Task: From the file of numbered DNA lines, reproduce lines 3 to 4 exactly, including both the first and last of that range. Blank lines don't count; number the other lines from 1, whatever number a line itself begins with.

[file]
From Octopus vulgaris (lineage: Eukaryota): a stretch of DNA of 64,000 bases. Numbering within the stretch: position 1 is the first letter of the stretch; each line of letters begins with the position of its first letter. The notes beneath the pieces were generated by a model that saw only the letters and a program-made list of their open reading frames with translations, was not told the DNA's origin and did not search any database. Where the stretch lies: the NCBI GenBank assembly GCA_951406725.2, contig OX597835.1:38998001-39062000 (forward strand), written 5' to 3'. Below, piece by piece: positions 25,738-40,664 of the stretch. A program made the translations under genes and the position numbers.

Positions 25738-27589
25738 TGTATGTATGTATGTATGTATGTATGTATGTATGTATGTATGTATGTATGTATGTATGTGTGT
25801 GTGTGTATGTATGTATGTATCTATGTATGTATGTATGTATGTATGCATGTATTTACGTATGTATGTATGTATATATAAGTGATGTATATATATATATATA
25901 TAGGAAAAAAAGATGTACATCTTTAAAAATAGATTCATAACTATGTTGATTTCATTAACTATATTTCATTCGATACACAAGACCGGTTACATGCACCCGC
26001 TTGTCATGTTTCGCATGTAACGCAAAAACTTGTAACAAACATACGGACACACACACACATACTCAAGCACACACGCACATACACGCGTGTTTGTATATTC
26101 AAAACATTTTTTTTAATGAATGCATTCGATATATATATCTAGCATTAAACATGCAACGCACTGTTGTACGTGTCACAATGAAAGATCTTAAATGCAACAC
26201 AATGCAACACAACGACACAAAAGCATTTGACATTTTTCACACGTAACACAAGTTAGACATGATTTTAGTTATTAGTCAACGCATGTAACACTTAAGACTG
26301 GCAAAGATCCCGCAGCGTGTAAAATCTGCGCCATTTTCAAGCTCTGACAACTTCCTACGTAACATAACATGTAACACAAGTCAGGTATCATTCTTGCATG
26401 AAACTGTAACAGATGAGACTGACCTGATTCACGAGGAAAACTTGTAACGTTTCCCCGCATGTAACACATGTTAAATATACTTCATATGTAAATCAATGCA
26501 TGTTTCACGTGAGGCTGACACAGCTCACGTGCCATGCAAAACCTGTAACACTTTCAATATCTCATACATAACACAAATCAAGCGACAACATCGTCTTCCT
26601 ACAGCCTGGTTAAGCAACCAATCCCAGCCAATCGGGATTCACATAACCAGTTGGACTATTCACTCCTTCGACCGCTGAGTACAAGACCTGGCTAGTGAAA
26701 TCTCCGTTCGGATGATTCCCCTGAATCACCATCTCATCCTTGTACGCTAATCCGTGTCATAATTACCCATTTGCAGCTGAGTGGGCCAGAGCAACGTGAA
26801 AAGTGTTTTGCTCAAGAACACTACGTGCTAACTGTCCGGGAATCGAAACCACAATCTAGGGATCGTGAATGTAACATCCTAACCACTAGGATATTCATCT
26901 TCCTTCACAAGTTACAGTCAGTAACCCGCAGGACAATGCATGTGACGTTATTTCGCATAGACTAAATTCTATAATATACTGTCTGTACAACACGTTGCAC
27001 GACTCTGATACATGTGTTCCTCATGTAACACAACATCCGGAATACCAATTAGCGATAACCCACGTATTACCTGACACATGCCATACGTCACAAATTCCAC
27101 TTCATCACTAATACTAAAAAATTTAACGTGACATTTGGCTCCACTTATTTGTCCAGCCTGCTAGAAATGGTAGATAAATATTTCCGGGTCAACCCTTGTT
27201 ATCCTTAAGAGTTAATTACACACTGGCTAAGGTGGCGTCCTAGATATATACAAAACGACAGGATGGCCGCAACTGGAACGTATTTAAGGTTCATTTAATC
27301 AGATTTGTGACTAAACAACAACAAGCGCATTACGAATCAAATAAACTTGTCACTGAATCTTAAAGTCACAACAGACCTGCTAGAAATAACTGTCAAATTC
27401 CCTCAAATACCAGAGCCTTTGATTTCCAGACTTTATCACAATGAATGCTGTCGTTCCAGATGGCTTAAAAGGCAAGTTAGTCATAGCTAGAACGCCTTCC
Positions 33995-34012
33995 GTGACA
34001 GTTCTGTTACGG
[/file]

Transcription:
25738 TGTATGTATGTATGTATGTATGTATGTATGTATGTATGTATGTATGTATGTATGTATGTGTGT
25801 GTGTGTATGTATGTATGTATCTATGTATGTATGTATGTATGTATGCATGTATTTACGTATGTATGTATGTATATATAAGTGATGTATATATATATATATA